How the Future of the Global Forest Sink Depends on Timber Demand, Forest Management, and Carbon Policies

CEnREP Working Paper No. 21-004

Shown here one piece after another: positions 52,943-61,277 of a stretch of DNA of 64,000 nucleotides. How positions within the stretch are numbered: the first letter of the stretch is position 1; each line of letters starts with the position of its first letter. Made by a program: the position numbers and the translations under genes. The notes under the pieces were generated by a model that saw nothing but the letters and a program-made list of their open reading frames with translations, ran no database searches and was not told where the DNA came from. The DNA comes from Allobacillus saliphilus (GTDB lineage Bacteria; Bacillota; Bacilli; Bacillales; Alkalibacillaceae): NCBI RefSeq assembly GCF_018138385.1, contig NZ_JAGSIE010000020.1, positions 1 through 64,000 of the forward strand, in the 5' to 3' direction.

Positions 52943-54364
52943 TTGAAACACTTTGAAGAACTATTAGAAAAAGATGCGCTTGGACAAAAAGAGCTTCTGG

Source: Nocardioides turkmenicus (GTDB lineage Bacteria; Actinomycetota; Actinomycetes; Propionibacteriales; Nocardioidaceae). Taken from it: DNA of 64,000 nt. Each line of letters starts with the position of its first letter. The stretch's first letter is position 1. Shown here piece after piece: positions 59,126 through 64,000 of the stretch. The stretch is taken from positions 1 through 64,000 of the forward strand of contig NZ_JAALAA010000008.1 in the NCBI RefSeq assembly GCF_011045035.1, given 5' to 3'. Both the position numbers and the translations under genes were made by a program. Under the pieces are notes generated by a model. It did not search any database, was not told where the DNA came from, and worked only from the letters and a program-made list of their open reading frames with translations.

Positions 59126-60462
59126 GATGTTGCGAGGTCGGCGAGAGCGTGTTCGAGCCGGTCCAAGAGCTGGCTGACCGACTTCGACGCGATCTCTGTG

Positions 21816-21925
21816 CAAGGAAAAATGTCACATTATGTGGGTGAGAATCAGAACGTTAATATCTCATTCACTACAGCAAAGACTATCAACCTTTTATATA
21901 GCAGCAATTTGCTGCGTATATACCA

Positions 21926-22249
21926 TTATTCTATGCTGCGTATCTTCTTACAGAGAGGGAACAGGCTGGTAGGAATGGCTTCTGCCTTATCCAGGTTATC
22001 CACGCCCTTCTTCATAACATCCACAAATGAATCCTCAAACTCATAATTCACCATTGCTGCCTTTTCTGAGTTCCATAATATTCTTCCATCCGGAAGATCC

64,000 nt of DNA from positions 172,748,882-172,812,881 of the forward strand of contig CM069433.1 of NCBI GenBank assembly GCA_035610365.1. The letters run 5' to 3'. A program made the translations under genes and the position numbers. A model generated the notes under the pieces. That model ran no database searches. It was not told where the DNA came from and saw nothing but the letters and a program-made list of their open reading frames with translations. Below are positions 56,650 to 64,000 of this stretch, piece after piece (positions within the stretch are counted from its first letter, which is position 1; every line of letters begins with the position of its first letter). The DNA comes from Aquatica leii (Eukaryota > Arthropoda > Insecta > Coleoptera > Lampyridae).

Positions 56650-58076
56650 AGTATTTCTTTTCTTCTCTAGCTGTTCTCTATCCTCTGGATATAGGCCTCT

Deforestation has contributed significantly to net greenhouse gas emissions, but slowing deforestation, regrowing forests and other ecosystem processes have made forests a net sink. Deforestation will still influence future carbon fluxes, but the role of forest growth through aging, management, and other silvicultural inputs on future carbon fluxes are critically important but not recognized by bookkeeping and integrated assessment models. When projecting the future, it is vital to capture how management processes affect carbon storage in ecosystems and wood products. This study assesses future forest carbon calculated by global forestry models that manage forests to provide wood products and carbon. The results indicate forests will remain a carbon sink in the future, sequestering 1.2-5.8 GtCO2e/yr under a wide range of drivers and conditions, including increased demand for wood products, agricultural land, and carbon. Improved forest management can jointly increase carbon stocks and harvests without expanding forest area.

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